Updated with commentary, stock and commodity prices.

NEW YORK (

TheStreet

) -- Late-day selling in energy and commodity stocks left the major averages up to 1% lower Wednesday as Wall Street brushed off the

Federal Reserve's

latest statement.

The

Dow Jones Industrial Average

fell 81.32 points, or 0.8%, to 9748.52, while the

S&P 500

gave up 10.79 points, or 1%, to 1060.87. The

Nasdaq Composite

ticked down 14.88 points, or 0.7%, to 2131.42.

The Federal Reserve Open Market Committee

offered few surprises

, although it did say that economic activity has "picked up" -- a change of wording from the previous release, which said things were "leveling out" -- and extended its timeline for buying mortgage-backed securities.

Stock Wrap: The Real Story, September 23

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While the Fed's statement was certainly a preoccupation of the market and prompted a slight afternoon lift,

data on oil inventories

is ultimately keeping pressure on the commodity-driven energy and materials sectors, says Jeffrey Kleintop, chief investment strategist at LPL Financial. "This illustrates that the Fed news wasn't the most important news of the day," he says.

Crude oil futures fell $2.79 to $68.97 after the Energy Information Administration reported a surprise, 2.8 million-barrel increase in crude stocks last week. Analysts were expecting a drop of 2.25 million barrels.

Gasoline stockpiles rose by 5.4 million barrels, vs. forecasts for a lesser increase of 800,000 barrels.

As expected, the FOMC left its key interest rate unchanged at a record low rate, maintaining that "economic conditions are likely to warrant exceptionally low levels of the federal funds rate for an extended period."

The committee added that conditions in financial markets have improved further, and activity in the housing sector has increased. Household spending "seems to be stabilizing" but is still pressured by job losses and slow income growth, among other things, and businesses are still scaling back fixed investment and staffing but at a slower pace, it said.

"It's obviously an upgrade to the economy, but there's nothing on the other side of that to say they are worried about inflation," says Kleintop. "So I think that's likely to keep the trends in place, which is stock markets steadily moving higher and probably the dollar moving lower -- keeping rates low for 'an extended period' just means that dollar deposits are going to be less attractive. "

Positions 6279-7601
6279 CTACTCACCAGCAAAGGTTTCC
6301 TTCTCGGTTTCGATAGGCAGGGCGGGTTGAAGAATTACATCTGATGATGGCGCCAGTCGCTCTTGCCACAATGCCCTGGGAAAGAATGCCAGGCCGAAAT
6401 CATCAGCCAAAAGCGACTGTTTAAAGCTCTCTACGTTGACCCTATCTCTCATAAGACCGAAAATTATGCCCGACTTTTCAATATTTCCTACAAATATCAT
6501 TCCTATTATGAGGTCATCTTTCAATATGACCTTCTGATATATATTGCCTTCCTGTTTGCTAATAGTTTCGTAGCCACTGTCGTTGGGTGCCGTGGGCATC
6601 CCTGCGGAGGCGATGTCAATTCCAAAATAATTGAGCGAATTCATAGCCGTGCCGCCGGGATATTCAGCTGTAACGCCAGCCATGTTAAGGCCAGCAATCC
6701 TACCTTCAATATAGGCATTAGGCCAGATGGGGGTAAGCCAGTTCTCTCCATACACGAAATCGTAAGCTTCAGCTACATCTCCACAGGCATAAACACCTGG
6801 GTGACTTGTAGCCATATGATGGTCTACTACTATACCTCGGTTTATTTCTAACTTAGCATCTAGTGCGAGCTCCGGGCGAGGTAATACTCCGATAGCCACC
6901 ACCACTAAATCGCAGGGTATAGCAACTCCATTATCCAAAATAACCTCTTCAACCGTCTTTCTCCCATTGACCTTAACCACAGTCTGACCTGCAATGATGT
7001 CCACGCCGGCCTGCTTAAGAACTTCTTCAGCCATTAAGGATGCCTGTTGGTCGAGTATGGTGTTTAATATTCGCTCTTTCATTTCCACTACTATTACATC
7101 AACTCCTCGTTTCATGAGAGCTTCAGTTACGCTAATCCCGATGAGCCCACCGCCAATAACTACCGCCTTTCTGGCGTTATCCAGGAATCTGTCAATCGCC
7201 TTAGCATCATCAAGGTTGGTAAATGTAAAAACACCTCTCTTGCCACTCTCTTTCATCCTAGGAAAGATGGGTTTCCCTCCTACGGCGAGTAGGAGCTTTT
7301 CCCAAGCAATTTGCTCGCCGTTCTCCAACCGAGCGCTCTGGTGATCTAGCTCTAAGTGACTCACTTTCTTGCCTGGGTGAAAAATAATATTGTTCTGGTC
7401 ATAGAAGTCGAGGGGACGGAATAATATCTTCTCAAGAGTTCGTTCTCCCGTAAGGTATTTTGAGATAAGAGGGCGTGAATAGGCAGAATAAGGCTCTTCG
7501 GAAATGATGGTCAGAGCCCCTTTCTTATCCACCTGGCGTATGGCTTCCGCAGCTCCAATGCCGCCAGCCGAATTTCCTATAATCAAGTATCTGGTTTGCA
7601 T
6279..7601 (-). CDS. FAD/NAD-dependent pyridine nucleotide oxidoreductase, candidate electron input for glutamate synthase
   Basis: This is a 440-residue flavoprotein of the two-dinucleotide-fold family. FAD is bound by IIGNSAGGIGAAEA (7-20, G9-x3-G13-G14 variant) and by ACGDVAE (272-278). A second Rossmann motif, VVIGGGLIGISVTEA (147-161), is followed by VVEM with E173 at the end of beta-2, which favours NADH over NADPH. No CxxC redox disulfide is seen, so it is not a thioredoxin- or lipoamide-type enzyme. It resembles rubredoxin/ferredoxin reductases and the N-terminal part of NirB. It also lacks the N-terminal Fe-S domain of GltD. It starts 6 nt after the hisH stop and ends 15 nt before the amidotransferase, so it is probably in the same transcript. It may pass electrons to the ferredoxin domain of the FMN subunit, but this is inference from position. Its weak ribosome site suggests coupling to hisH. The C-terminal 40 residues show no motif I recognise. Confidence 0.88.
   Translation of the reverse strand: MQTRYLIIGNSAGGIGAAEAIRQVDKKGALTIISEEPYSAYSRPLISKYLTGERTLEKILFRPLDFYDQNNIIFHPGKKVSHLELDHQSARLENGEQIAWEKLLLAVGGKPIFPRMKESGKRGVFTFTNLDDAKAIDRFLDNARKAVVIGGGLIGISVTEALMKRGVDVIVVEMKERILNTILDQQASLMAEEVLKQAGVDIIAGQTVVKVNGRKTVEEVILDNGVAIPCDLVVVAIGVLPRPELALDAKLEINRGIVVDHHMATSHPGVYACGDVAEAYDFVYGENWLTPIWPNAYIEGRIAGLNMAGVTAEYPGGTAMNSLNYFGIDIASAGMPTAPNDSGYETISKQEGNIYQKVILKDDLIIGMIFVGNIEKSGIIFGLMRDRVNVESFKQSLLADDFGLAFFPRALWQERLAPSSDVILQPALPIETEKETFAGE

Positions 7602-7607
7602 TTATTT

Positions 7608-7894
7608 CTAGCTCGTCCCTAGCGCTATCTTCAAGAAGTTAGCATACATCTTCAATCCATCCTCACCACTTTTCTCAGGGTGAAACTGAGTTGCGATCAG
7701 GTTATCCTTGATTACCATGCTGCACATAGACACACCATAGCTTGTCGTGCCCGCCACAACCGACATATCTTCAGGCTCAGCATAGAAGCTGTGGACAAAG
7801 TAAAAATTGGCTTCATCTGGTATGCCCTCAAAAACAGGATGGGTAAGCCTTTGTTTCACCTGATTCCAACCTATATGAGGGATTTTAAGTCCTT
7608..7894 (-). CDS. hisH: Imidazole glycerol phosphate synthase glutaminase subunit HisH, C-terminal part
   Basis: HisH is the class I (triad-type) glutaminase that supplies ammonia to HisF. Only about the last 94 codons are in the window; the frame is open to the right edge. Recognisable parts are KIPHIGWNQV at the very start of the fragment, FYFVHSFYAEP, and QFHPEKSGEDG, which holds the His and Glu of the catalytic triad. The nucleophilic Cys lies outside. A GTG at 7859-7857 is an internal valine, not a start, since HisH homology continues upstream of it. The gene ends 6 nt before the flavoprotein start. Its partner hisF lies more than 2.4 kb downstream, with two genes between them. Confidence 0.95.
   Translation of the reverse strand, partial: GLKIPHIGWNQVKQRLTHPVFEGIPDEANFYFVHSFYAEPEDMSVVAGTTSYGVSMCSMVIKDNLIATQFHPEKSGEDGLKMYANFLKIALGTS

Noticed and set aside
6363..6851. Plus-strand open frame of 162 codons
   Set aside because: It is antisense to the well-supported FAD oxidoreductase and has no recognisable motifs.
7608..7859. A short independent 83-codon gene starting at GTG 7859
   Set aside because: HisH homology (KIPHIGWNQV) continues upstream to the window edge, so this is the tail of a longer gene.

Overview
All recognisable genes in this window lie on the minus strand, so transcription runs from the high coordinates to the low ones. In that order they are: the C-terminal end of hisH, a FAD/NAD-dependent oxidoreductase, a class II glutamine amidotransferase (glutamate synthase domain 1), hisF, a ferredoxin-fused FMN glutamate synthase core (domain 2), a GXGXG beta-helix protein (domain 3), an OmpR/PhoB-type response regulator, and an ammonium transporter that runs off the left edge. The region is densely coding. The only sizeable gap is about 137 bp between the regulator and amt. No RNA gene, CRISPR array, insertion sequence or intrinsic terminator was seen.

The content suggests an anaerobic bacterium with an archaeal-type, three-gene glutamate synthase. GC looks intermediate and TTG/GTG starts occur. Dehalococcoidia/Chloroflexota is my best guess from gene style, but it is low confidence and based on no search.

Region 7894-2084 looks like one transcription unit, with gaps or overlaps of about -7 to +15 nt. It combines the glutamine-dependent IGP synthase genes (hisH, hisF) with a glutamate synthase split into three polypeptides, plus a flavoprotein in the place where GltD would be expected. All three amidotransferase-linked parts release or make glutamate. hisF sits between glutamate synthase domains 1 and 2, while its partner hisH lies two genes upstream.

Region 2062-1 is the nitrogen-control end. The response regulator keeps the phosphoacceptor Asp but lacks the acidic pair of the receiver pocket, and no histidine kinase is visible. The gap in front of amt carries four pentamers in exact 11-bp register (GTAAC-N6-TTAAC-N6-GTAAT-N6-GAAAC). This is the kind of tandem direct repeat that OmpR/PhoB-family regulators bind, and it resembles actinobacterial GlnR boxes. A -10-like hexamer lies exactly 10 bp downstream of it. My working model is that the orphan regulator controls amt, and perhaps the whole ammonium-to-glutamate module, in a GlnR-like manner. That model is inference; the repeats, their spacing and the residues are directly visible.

It's "good news for those who were looking for it, but some weakness for the dollar," he says.

The Federal Reserve said it will continue to employ a "wide range of tools to promote economic recovery and to preserve price stability." The committee said it will extend its purchase of $1.25 trillion in mortgage-backed securities into next year, aiming to wrap it up by the end of the first quarter, gradually slowing them to promote a smooth transition.

"Previously, the chairman said he thought the recession was ending, but at the same time, we're not out of it, which gives him a lot of leeway to keep most of the programs in place," said Doug Roberts, chief investment strategist for ChannelCapitalResearch.com. Click below to here my entire conversation with Roberts, author of

Follow the Fed to Investment Success

, on the Fed statement, the G-20 meeting and what else to watch for this week.

Among stocks,

Ford

(F) - Get Report

gained 5% as CEO Alan Mulally said the

U.S. market

was showing signs of recovery, and he expects the industry will see sales rise over the next two years.

Also,

General Mills

(GIS) - Get Report

gained 4.6% on better-than-expected earnings.

Early Wednesday, the Mortgage Bankers Association said the market composite index, a measure of mortgage loan application volume, increased 12.8% on a seasonally adjusted basis last week from one week earlier, which was a holiday-shortened week. The refinance index increased 17.4% from the previous week as the 30-year fixed rate dipped below 5% for the first time since mid-May, according to the report.

Elsewhere, the U.S. Treasury auctioned $40 billion in five-year notes, in the second leg of $112 billion in debt sales this week. The sale had a high yield of 2.47% and a bid-to-cover ratio -- an indication of demand -- of 2.40, which is relatively weak compared to Tuesday's auction of two-year notes.

The market will focus Thursday on any developments in financial regulation that come out of a meeting between President Obama and the Group of 20 leaders in Pittsburgh.

Stocks in Europe moved slightly lower, with London's FTSE 100 and the DAX in Frankfurt off by 0.1% each.

In Asia, the Hang Seng in Hong Kong edged down 0.5%, while the Shanghai Composite fell 1.9%.

-- Written by Elizabeth Trotta in New York.